Further in step 32 a distribution of the categories of the known cases can be entered such as by specifying a percentage value for each of the categories of above table 1. Further in step 33 the mode can be specified. If the random mode is selected the known cases are infiltrated randomly into the stream of cases. If the fixed mode is selected the known cases are infiltrated based on a fixed predefined pattern.
Based on the pseudo-random number a decision is made in step 42. If the pseudo-random number is equal to 0 this means that a real case from a case stack is to be displayed to the radiologist. A corresponding case from the case stack is identified in step 43 and displayed to the radiologist in step 44. In step 45 the radiologist can enter his or her diagnosis. Alternatively the radiologist can also decide not to enter the diagnosis. In this instance the actual case is shifted to the bottom of the case stack (cf. FIG. 1—case stack 7) for later review and diagnosis.
In step 46 the user action database 23 is updated for the storage of data corresponding to the data fields of the table of
In step 41 again a pseudo-random number is requested and it is again decided in step 42 whether the pseudo-random number equals 0. If the pseudo-random number is not equal to 0 the control goes to step 47 in order to select a known case.
The known case selected in step 47 is displayed in step 48 to the radiologist. After review of the case displayed in step 48 the radiologist enters the diagnosis in step 49. In step 50 it is decided whether the diagnosis entered in step 49 is correct or not.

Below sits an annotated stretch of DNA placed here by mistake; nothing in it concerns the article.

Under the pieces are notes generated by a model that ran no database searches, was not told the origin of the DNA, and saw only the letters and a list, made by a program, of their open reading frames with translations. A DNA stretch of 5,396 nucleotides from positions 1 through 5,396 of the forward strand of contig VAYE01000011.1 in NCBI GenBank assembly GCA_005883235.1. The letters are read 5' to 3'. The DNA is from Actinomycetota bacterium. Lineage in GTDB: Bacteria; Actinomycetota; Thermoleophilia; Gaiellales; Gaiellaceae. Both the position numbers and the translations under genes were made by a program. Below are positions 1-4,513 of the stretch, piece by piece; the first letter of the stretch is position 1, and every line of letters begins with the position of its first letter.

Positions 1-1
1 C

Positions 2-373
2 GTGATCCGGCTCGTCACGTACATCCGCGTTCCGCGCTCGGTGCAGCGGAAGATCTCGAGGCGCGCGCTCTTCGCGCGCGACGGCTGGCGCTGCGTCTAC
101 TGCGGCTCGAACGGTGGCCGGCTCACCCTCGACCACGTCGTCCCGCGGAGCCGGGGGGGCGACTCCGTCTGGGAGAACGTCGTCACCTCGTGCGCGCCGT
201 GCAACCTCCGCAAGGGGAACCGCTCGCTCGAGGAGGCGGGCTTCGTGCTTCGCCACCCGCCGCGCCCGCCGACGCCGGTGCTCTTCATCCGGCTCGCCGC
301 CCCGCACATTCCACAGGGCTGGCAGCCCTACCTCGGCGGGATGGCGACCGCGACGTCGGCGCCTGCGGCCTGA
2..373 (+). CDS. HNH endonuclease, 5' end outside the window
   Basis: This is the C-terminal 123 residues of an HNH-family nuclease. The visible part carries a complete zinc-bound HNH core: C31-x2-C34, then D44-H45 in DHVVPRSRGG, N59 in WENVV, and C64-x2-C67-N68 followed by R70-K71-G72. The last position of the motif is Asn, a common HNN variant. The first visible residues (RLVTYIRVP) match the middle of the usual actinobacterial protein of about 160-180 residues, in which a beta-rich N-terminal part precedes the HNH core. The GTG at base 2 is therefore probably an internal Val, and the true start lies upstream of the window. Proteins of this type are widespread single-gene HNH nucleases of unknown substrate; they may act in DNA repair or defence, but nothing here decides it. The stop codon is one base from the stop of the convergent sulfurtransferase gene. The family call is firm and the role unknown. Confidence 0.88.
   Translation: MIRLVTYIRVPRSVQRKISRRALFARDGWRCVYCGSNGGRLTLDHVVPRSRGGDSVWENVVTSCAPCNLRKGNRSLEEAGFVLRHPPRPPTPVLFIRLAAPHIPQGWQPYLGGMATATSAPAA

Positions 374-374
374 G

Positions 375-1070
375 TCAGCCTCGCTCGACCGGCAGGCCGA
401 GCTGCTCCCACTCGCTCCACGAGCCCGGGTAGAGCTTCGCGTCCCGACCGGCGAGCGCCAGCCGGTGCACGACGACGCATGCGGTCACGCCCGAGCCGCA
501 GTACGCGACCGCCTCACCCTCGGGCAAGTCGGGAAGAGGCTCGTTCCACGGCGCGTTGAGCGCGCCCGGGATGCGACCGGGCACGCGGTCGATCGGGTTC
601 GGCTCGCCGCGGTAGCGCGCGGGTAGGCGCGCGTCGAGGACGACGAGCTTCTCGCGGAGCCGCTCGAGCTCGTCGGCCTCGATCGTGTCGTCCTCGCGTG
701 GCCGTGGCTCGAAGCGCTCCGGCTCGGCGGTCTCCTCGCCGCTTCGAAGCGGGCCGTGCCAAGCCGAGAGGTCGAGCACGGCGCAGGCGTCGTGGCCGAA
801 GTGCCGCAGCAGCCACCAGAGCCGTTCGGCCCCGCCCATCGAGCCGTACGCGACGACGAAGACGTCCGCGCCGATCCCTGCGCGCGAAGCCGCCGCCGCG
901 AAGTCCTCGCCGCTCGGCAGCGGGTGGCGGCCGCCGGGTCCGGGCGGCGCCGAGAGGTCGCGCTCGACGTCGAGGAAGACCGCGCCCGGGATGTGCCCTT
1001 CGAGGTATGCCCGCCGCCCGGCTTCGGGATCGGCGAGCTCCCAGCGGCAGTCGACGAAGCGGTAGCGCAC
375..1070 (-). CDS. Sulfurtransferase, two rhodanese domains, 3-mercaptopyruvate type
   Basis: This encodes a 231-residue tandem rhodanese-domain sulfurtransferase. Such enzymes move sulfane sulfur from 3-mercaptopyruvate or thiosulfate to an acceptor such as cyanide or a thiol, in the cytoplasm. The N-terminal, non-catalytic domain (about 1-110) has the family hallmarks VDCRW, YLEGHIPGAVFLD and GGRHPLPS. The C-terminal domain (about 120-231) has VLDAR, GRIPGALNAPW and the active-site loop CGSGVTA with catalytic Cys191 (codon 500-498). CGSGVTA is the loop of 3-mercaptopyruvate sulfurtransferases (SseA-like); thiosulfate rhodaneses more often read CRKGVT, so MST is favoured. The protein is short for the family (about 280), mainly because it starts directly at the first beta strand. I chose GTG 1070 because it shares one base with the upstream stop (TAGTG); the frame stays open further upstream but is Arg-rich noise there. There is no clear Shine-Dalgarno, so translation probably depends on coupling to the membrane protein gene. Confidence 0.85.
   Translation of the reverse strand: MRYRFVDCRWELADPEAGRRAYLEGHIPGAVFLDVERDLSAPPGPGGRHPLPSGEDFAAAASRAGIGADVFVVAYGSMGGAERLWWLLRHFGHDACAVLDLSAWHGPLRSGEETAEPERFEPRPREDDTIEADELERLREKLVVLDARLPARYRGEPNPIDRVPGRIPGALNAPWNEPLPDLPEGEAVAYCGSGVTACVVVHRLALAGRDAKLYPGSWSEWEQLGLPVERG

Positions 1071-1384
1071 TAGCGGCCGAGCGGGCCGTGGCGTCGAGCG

If the radiologist classified the known e.g. positive case as a normal case (a verified case with no malignant abnormality) or as a negative case (a verified case with no abnormality, whether benign or malignant) the diagnosis for the known positive case is incorrect and the control goes to step 51 in order to output a corresponding message to the radiologist. For example a corresponding message can be displayed and/or an aural output such as a beep, can be outputted.
From step 51 the control goes to step 52 corresponding to step 46 in the case of a real medical case. If the diagnosis is correct the control goes directly from step 50 to step 52. From step 52 the control goes to step 41, such that the procedure is repeated again. This sequence of steps continues until all cases from the case stack have been processed in the screening procedure.
Further the user can specify the number of suspicious cases to be infiltrated in the case stream. The user can input a minimum number of suspicious cases in the input field 26 and the user can input a maximum number of suspicious cases in the input field 27. If only one of the input fields 26 and 27 is used or if the same number is input in both fields 26 and 27 the user can chose between the random and the fixed mode by clicking on the word “random” or “fixed”. By clicking on “start training” the user can start the screening training procedure.